Classic Rock Corner

Dark Side of the Moon: Best Blockbuster Album Ever?

Dark Side of the Moon, Pink Floyd's seminal album about mental illness, the inevitability of death, and anxiety born of living in modern society, turns 38 today. It remains one of the most successful...

Wait a minute? DSotM is 38 years old? How is that possible? It seems like just yesterday that a young, proto-mulleted Rocks Off was buying his first batch of cassettes for his new tape deck - a birthday present from Mom and Dad, probably to keep us from screwing around with their turntable.

Roger Waters and the boys came home that day in a plastic bag nestled alongside David Bowie's Rise and Fall of Ziggy Stardust and the Spiders From Mars and Quiet Riot's Metal Health (don't judge). If Floyd's (arguably) greatest slab is almost 40, then that means Rocks Off is... well, let's not talk about that right now.

The album spent a mind-boggling 741 weeks on the Billboard charts, finally slipping off in 1988. Its current worldwide sales sit at 45 million, still a formidable total, but no longer No. 1 (two albums have sold more). Still, looking at Floyd's companions atop the list of best-selling albums got us thinking: These other guys have moved a lot of product, but are any of the other albums with over 42 million* copies sold actually better than Dark Side?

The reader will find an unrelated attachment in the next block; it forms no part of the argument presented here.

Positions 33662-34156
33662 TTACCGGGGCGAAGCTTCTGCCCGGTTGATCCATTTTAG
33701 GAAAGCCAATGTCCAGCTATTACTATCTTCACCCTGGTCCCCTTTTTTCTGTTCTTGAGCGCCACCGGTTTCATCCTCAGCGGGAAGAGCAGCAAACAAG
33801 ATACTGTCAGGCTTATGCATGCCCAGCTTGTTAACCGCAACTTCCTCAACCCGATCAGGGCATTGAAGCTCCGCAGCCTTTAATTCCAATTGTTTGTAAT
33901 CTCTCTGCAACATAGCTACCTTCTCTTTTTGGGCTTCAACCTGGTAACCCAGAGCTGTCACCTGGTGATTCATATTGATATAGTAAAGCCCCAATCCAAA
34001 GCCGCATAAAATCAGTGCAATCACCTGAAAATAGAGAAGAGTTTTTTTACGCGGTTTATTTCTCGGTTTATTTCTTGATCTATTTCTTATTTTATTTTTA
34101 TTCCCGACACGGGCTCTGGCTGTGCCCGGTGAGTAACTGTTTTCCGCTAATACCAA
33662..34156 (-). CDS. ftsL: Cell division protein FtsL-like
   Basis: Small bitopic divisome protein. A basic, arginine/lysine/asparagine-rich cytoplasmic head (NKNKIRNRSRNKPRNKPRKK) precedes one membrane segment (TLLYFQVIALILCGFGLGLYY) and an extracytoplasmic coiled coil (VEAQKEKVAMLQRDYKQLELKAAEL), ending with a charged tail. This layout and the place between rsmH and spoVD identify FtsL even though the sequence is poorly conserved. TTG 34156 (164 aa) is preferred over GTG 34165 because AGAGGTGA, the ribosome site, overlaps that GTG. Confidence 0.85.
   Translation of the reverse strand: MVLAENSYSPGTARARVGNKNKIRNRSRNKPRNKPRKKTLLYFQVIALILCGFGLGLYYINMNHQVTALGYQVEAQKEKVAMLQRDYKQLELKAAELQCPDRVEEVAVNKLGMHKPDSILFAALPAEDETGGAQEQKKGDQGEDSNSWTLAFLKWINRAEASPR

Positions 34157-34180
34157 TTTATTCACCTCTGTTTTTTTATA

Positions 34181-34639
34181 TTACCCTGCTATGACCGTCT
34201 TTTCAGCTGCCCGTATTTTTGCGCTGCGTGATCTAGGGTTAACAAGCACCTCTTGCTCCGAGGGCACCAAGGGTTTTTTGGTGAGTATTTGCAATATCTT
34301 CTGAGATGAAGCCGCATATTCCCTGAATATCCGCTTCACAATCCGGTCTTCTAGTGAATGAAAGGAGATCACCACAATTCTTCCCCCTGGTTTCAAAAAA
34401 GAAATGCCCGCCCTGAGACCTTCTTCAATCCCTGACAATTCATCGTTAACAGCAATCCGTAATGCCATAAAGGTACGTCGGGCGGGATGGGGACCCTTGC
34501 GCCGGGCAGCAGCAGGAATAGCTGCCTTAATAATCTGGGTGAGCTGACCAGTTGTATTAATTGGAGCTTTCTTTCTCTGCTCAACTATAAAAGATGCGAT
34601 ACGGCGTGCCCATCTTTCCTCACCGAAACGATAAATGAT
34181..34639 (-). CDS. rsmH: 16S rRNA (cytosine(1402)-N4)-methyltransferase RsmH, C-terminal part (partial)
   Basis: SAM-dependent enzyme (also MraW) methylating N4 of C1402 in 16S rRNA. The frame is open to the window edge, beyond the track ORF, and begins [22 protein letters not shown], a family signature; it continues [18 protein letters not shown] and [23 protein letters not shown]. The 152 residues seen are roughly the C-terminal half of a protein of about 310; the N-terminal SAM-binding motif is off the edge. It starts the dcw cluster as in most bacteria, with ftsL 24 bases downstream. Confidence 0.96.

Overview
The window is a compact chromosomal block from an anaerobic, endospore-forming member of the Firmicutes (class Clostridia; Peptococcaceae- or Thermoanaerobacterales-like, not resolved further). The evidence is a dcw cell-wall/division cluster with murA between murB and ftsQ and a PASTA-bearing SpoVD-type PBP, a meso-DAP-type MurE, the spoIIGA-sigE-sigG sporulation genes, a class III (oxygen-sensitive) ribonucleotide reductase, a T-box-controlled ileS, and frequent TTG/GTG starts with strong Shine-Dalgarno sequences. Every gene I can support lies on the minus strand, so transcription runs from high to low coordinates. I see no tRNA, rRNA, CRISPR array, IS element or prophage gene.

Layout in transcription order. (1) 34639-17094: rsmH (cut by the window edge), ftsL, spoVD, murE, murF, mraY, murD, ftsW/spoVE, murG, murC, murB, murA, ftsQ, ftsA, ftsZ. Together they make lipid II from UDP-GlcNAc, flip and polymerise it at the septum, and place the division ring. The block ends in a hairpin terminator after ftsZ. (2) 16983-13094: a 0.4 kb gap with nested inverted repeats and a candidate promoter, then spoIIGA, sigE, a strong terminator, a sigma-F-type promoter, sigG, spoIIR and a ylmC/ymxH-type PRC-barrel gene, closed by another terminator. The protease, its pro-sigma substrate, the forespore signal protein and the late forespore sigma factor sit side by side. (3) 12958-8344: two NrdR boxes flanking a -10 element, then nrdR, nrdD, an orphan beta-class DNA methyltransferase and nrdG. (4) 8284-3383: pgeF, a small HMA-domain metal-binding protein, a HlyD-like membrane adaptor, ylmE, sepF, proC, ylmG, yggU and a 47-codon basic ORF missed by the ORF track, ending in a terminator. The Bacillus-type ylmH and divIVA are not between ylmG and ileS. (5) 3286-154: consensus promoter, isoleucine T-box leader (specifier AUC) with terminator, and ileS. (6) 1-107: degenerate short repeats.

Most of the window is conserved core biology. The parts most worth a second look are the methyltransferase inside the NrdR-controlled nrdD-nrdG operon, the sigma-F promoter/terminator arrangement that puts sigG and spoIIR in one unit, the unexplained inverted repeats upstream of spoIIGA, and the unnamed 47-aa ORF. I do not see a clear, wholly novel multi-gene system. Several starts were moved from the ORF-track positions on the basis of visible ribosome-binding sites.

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Michael Jackson, Thriller

Worldwide Sales: 110 million

Arguments For: The King of Pop's magnum opus leads the next contender by a greater than 2:1 margin, and its slick production and hooks are matched only by its ubiquity. To this day, the only house we've ever been in without a copy was our grandparents' - who did have Off the Wall.

Arguments Against: Not many. "The Girl is Mine," maybe. And the inescapable knowledge of the freakshow he would soon become.

Verdict: We can certainly see the arguments, but in Rocks Off's opinion, DSotM is still better.

AC/DC, Back in Black

Worldwide Sales: 49 million

For: While Moon was a natural result of Pink Floyd's growth as a band, Back in Black was the album that wasn't supposed to get made in the first place. AC/DC almost broke up after lead singer Bon Scott's death five months earlier. Instead, they released what would become the second best-selling album of all time, containing several of the band's biggest hits.

Against: Uh...we're kind of sick of "You Shook Me All Night Long."

Verdict: Man, this is tough. We're going with Back in Black, even though it's like comparing lush, textured apples to aggressive, pile-driving oranges.

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Peter Vonder Haar writes movie reviews for the Houston Press and the occasional book. The first three novels in the "Clarke & Clarke Mysteries" - Lucky Town, Point Blank, and Empty Sky - are out now.
Contact: Pete Vonder Haar